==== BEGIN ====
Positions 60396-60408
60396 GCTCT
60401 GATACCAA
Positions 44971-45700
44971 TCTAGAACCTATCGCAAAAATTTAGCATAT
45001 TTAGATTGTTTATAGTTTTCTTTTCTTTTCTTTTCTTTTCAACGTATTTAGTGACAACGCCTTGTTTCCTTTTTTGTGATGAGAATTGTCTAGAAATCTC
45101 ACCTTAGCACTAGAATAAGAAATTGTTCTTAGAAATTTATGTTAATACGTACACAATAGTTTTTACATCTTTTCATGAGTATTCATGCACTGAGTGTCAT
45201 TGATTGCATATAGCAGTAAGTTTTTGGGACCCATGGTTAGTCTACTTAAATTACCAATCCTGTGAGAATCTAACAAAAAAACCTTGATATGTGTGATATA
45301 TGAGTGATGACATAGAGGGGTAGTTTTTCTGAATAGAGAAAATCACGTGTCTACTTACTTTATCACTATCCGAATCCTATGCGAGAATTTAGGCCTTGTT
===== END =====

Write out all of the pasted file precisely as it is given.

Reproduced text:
Positions 60396-60408
60396 GCTCT
60401 GATACCAA
Positions 44971-45700
44971 TCTAGAACCTATCGCAAAAATTTAGCATAT
45001 TTAGATTGTTTATAGTTTTCTTTTCTTTTCTTTTCTTTTCAACGTATTTAGTGACAACGCCTTGTTTCCTTTTTTGTGATGAGAATTGTCTAGAAATCTC
45101 ACCTTAGCACTAGAATAAGAAATTGTTCTTAGAAATTTATGTTAATACGTACACAATAGTTTTTACATCTTTTCATGAGTATTCATGCACTGAGTGTCAT
45201 TGATTGCATATAGCAGTAAGTTTTTGGGACCCATGGTTAGTCTACTTAAATTACCAATCCTGTGAGAATCTAACAAAAAAACCTTGATATGTGTGATATA
45301 TGAGTGATGACATAGAGGGGTAGTTTTTCTGAATAGAGAAAATCACGTGTCTACTTACTTTATCACTATCCGAATCCTATGCGAGAATTTAGGCCTTGTT